The Current

Why Bill 21 has some feeling freedom of expression is an 'illusion' in Quebec

If Quebec's Bill 21 gets the green light, some civil servants would be banned from wearing religious symbols on the job. But not everyone is on board with the idea. We hear from groups on both sides of the debate who are weighing in at ongoing legislative hearings.

Supporters say proposed ban on religious symbols protects 'freedom of conscience'

People hold up signs during a demonstration in Montreal on April 7 in opposition to the Quebec government's Bill 21. The legislation proposes to ban some public servants from wearing religious symbols in the workplace. (Graham Hughes/Canadian Press)
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Quebec's proposed ban on religious symbols in the workplace is an "existential type of attack" that has people feeling like their freedom to express themselves was simply "an illusion," claims a member of a multifaith group opposed to the bill.

"What you're being told is you have to give up who you are, give up your identity. I don't consider that a free choice," said Gregory Bordan, an orthodox Jewish lawyer in Montreal who is part of the Coalition Inclusion Quebec.

"Freedom of religion means … you're not forced to put aside your religion in order to participate in society," he told The Current's guest host Matt Galloway.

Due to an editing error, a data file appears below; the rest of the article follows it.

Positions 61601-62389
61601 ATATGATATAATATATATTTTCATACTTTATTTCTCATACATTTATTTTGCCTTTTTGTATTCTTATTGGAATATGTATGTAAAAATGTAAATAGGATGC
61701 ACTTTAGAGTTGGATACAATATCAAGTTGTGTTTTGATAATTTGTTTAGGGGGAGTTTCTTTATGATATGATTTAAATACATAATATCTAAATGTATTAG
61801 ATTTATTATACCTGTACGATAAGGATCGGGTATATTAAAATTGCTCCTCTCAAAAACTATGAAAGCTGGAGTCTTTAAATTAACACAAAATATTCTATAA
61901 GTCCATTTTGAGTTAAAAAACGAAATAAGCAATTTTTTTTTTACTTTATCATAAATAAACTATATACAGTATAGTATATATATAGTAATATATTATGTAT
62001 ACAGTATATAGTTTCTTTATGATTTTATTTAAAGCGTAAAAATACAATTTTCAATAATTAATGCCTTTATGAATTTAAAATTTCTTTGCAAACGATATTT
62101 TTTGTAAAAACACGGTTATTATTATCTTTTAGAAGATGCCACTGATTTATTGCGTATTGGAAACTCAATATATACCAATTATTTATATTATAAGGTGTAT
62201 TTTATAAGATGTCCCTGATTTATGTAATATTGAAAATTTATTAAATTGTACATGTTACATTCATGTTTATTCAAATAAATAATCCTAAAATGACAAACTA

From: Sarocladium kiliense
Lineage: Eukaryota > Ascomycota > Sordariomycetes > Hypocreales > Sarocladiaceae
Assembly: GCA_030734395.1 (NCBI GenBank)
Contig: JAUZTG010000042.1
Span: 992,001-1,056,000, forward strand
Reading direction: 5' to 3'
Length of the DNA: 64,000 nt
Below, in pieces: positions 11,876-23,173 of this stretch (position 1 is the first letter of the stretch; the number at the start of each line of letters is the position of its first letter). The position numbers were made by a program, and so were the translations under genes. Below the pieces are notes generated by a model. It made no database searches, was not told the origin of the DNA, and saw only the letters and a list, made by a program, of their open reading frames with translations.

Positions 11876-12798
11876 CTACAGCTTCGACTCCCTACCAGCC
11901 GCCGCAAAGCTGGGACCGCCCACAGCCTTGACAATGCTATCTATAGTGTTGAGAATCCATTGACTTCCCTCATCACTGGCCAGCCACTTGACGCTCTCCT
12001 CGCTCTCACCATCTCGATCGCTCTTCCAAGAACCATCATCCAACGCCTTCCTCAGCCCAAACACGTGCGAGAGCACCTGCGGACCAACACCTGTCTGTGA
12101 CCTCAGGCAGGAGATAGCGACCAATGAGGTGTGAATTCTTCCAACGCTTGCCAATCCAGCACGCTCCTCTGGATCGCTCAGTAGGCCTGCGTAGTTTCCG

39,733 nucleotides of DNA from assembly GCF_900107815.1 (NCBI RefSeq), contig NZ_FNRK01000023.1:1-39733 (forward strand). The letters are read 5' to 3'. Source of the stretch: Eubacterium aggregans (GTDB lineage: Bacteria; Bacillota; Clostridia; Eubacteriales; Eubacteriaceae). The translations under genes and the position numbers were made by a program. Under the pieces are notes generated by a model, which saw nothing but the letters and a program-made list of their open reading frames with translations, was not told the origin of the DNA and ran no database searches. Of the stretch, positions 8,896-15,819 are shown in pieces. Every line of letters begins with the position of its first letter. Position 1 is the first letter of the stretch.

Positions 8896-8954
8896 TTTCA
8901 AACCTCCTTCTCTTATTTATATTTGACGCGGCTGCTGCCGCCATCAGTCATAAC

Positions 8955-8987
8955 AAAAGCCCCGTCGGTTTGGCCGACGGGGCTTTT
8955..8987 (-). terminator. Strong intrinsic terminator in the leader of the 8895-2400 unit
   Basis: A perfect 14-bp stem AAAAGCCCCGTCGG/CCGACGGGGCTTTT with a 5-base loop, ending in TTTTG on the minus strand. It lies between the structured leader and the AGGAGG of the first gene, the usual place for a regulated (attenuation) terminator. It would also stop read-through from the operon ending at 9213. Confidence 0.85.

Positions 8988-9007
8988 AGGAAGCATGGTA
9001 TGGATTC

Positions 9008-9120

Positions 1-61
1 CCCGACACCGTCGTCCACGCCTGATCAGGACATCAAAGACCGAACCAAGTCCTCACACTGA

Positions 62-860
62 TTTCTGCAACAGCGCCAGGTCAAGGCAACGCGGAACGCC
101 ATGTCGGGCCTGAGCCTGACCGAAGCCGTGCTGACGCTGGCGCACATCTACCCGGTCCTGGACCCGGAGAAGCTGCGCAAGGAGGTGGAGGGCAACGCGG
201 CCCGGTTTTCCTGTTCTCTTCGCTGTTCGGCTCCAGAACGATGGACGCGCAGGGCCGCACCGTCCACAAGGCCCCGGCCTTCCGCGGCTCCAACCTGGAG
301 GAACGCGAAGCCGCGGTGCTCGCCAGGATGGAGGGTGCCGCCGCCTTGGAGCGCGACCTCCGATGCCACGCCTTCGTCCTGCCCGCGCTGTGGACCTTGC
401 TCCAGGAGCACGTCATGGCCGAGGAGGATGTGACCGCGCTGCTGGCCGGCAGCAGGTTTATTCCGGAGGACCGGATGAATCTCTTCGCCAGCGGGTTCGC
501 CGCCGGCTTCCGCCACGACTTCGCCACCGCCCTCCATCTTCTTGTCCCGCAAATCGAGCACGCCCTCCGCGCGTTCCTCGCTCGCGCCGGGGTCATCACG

If passed, Bill 21 proposes to stop some civil servants from wearing religious symbols, such as the kippa, turban or hijab on the job. The rules would apply to teachers, police officers and judges, among others.

The Coalition Inclusion Quebec is one of four religious or inter-faith groups voicing their opinions on the bill at ongoing legislative hearings. A total of 36 groups have been invited to testify.

Protecting 'freedom of conscience'

Bordan said the group supports the separation of state and religion, but argued Bill 21 would "institutionalize discrimination."

That's not how Diane Guilbault, president of Pour les droits des femmes du Quebec, sees the legislation.

"The bill, at the heart, is to protect the freedom of conscience of the citizens," she told Galloway.

When I go to a government service ... I don't want to talk about religion.- Diane Guilbault, president of Pour les droits des femmes du Quebec

When someone wears a sign of their religion, Guilbault explains, they are "displaying a discourse."

"When I go to a government service, a public service, I don't want to talk about religion, so I don't want to know what religion the person is," she said, adding that symbols carry a great deal of meaning.

But Bordan contends the argument that someone imposes their ideas about religion on another by wearing religious symbols, like a kippa, is a "fundamental mistake."

"I don't believe for one moment that Madame Guilbault is going to feel that she has to convert to Judaism because I'm wearing a kippa," he said.

Click 'listen' near the top of this page to hear the full conversation.

Written by Kirsten Fenn. Produced by Danielle Carr, Samira Mohyeddin and Julianne Hazlewood.